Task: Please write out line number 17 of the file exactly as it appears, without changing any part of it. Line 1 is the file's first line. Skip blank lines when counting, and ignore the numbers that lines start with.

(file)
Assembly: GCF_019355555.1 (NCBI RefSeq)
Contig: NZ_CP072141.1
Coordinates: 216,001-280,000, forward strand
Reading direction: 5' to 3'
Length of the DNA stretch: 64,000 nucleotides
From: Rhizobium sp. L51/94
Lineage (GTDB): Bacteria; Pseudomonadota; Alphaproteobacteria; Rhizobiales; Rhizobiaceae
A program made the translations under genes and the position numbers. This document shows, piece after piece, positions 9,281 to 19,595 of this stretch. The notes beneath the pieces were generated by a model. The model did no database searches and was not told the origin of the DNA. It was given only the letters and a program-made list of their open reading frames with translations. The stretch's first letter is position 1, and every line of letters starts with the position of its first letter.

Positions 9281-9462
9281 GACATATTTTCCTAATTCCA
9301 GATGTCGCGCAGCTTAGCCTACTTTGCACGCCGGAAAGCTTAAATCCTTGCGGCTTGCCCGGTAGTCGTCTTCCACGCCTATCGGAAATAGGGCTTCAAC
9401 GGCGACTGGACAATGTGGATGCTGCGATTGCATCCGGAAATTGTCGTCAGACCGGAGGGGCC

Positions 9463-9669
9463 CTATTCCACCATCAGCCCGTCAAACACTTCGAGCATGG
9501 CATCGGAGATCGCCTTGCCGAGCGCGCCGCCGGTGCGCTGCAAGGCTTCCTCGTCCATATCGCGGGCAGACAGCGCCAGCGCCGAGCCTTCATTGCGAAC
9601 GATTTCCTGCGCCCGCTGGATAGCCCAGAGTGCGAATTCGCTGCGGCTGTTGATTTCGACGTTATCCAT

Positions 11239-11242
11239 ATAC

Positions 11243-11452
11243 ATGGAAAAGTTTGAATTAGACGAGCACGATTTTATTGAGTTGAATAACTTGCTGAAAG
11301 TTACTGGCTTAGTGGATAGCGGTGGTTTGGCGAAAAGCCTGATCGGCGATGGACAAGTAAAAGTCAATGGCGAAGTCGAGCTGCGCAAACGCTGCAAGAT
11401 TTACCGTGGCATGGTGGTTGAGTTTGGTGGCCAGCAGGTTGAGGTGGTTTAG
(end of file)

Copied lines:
Positions 11239-11242